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Wissen über unsere vernetzte Welt

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Ethik der Digitalisierung

Nach welchen Kriterien müssen Chatbots programmiert sein, damit sie diskriminierungsfrei kommunizieren? Welche Regeln müssen bei der Entwicklung von künstlicher Intelligenz gelten, damit KI-Anwendungen dem Wohl aller dienen? Wie gestalten wir die Algorithmen, die unsere Gesellschaft prägen? In unserem interdisziplinären Projekt „Ethik der Digitalisierung“ erarbeiten wir mit internationalen Partnerinstitutionen konkrete Problemlösungen, die praxistaugliche Anwendungen und den Dialog an der Schnittstelle von Wissenschaft, Politik, digitaler Wirtschaft und Zivilgesellschaft unterstützen.

Die Research Fellows des 1. Sprints stellen sich vor

Valentina Golunova

I am a PhD candidate at the Faculty of Law of Maastricht University. My mission as a researcher is to promote digital civil rights. In my PhD project, I examine the dynamics of EU intermediary liability framework and its impact on freedom of expression and information online. Having started my academic journey only recently, I appreciate every opportunity to get to know researchers with similar interests; that is why I jumped at the chance to become a fellow of the research sprint. If we can rely on flexible, but commonly acknowledged ethical principles, we will be able to ensure productive collaboration between different actors in the online realm.

Angelica Fernandez

I am a second-year Ph.D. candidate at the Faculty of Law of the University of Luxembourg. My Ph.D. dissertation topic is about AI and the enforcement of norms on online platforms. As part of the legal hacker community, I am interested in discussing and proposing actionable solutions to pressing issues at the intersection of law and technology. Within the field of AI and content moderation, I am fascinated by algorithmic enforcement systems and their impact on different rights, such as freedom of expression. Currently, the use of these systems often accepts an implicit high social cost of over-enforcement. For this reason, and many others, I believe it is essential to have a discussion about the ethics of digitalization that goes beyond experts' views and engages society at large.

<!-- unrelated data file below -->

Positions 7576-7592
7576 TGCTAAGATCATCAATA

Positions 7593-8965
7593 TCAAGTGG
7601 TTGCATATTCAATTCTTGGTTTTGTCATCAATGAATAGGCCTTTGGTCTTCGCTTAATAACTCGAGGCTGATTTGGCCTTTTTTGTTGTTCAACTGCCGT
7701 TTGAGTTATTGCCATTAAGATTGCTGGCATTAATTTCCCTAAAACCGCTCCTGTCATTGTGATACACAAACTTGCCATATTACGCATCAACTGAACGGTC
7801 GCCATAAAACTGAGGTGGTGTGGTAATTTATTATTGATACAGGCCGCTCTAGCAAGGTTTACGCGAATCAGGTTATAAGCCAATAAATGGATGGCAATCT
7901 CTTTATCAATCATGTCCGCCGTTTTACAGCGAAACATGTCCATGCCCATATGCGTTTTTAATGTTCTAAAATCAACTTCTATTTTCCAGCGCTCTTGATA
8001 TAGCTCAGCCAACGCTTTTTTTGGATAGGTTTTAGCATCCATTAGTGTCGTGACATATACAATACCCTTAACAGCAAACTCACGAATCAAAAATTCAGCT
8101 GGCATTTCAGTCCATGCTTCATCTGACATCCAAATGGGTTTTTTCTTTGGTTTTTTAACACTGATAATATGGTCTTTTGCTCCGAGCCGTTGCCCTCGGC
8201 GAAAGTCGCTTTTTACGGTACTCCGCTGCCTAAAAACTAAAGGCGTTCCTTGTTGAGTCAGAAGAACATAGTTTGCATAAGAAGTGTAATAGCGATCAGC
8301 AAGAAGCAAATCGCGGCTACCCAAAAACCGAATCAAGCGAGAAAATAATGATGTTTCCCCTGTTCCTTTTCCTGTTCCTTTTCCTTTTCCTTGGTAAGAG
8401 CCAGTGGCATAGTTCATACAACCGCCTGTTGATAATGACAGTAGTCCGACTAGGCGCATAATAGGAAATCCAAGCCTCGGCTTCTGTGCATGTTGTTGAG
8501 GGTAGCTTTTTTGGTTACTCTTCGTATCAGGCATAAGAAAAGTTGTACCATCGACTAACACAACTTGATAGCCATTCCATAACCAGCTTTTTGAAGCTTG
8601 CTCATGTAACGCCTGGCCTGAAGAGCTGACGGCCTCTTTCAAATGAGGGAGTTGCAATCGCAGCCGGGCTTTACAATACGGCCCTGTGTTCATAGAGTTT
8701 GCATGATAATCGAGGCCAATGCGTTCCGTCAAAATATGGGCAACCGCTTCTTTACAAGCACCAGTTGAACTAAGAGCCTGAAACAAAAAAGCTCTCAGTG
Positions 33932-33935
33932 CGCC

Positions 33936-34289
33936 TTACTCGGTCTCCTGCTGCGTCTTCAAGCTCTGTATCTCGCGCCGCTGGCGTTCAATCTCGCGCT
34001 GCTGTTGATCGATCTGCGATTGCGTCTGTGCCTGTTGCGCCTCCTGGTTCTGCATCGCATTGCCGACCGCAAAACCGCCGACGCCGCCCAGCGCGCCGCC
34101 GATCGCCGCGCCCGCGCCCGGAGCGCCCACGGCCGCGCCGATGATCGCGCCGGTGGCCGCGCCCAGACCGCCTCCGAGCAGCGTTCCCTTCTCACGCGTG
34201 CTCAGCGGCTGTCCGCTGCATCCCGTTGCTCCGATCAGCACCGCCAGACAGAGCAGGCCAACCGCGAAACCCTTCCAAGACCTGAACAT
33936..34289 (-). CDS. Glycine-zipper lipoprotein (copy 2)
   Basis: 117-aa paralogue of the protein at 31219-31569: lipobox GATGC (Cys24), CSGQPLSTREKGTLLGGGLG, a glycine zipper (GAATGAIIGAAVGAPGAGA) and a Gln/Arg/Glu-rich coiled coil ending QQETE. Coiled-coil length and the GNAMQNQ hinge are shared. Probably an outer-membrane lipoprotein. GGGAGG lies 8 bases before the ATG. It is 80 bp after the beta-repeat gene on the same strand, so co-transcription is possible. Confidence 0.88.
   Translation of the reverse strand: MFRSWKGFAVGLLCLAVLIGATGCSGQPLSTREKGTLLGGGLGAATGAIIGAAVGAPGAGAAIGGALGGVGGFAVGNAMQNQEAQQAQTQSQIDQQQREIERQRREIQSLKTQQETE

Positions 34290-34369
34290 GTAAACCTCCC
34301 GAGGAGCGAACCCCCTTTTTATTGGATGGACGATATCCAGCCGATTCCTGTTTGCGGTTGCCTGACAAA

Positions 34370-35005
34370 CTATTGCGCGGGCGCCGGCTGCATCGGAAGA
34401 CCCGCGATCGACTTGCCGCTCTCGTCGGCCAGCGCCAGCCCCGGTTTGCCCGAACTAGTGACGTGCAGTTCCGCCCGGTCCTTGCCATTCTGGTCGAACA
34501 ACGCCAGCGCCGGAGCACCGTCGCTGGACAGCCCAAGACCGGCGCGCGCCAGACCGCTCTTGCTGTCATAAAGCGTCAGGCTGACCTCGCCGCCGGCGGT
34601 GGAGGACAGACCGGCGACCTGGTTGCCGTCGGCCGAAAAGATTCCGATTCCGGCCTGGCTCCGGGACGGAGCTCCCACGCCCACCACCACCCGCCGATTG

Wai Yan

I work as a lead AI engineer at Koe Koe Tech. I was recommended by my boss to this research sprint. I find AI and content moderation important because it is shaping society and mass behaviour. As a researcher, I would like people to understand how online social interactions are being guided by algorithms and why it is important that platforms are properly regulated. We need to talk more about ethics because it is the basis on which law is made, and platforms without ethics are bound to cause problems in society.

Dominiquo Santistevan

I’m currently pursuing my PhD in Sociology at the University of Chicago after having studied computer science and worked in the ‘AI for social good’ space for a couple years. For me, artificial intelligence is a manifestation of what has appeared as the natural trend towards an informational world, and it is through these functions of compression that we increasingly engage with our world. Therefore, as researchers, it’s important for us to critique, understand, and produce research that examines these systems of information, which will allow us to reimagine that which may appear as natural. 

David Morar

I am currently a visiting scholar with the Elliott School of International Affairs, George Washington University. The field of AI and content moderation is one that seems very promising for scholars, but also very important generally for the world, as so much or our communication happens online, nowadays. A conversation about ethics helps tremendously in this perspective primarily because of its nature. It allows us to understand where we and our interlocutors stand, and gives us not just a great framework, but also a translation device to understand complex actions. What we must also do is guard against is the watering down of the concept, the misinterpretation of it as compliance, or the fetishization of its importance.

Sunimal Mendis